Photo Copyright Taraka & The Tara Chronicles, 2018
Yesterday was the long-awaited seventh grade field trip to Washington, DC, to visit the United States Holocaust Memorial Museum. Veruca was very excited, at least insofar as one can be excited to spend a day away from the classroom and visit a different city. I would be lying if I said I was looking forward to this trip. And not just because of the solemn nature of the lesson.
We had to arrive at school at 6:30 a.m., and would not be returning for… twelve hours. I was a chaperone and so again responsible for other children not my own. That alone induces anxiety, though I have to admit it’s far better with 12- and 13-year-olds than it is with 8-year-olds. We were going to Washington, DC, a place my apocalyptic mind is certain is North Korea’s prime target. (Nevermind that if this were to truly happen, we don’t live far enough away from DC to survive anyway.)
So we arrive at 6:35 and board one of four buses. I get the last adult seat next to a very nice, but large, man. We introduce ourselves. And then he buckles up his seatbelt (they have these on tour buses!) while remarking he doesn’t want “another Tracy Morgan situation.” Great. What the hell do you say to that?
I texted my mom friend, Ashley, who was on another bus. Our bus didn’t have enough seats, as it soon turned out when three more people tried to board, and one of the two teachers riding with us was outside on the sidewalk losing her shit. And I can hear the bus driver saying all the buses have 58 seats, they’ve always had 58 seats, blah blah blah. All this, before 7 o’clock in the morning. I sipped my coffee and watched them through the window with fascination.
Disaster was eventually diverted when some seats were discovered on the other buses and we were soon on our way. Spazzy loaded the Night at the Museum movie and, later, the second one. After the longest bus ride ever, we finally pulled up next to the United States Memorial Holocaust Museum.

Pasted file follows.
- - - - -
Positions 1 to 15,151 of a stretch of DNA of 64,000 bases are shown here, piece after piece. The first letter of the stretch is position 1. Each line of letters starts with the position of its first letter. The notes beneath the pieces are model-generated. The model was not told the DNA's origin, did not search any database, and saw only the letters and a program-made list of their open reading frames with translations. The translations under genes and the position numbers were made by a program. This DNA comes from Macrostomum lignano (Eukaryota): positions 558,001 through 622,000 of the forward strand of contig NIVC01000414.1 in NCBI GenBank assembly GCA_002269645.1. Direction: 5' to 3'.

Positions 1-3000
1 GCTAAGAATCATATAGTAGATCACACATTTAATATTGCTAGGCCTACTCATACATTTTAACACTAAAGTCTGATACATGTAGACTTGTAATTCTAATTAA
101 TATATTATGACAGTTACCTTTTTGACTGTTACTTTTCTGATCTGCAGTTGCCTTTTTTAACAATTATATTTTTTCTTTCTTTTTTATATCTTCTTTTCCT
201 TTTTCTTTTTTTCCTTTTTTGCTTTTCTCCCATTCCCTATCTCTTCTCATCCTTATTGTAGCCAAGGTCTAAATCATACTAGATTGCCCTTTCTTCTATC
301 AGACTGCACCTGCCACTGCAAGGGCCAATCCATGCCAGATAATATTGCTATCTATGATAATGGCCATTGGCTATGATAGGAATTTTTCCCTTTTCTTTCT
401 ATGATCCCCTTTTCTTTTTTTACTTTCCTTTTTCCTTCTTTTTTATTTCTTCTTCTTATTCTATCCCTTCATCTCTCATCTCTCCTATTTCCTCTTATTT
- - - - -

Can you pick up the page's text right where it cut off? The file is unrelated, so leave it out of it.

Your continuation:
Our ticket time was 11:30 and we had an hour and a half to kill. Ashley announced that she needed Starbucks NOW and so she plugged it into her GPS and we were off. The six of us loaded up on beverages (my girls went with “The Pink Drink” – seriously) and I went with a White Chocolate Mocha Tall. I was so proud of myself for not screwing up how to order at Starbucks.
There are A LOT of black SUVs with tinted windows in DC. It’s creepy, the way they’re parked, engines running, along the streets. Something about them gave me anxiety. Or, maybe it was the caffeine. Either way, I was grateful to get away from them.
It’s a very serious matter, entering museums today – like going through airport security – bags are put through x-ray machines and we walk through metal detectors. V cannot go through – because her insulin pump cannot go through x-ray machines – so at every entrance we have to announce this and she goes around the machine and is personally inspected. Oh, did she love that.
After, we’re handed “Identification Cards” we aren’t supposed to open until sometime later (though no one ever tells us when and we end up cheating, I suppose, because we look). Each card holds the name and photograph of a real person who lived during the Holocaust.
Our group was lined up on a staircase, four across on each step – or, were supposed to be – but it’s kind of hard to squish that many people together especially when many are full-sized adults. One of the chaperones or teachers (not sure who she was) ordered my three girls and me to step down, because every step had to have 4 people on it. I said, there’s no room to step down. (There was a dad directly in front of me who was easily 6 feet tall, twice my size and clearly need TWO steps – picture this scenario). She said, you have to… every step has to be filled. I’m not pressing my body against a stranger, I snapped. (Yeah, I know. Not good form in front of the kids.) For the record, I’m usually very agreeable. I don’t know what got into me.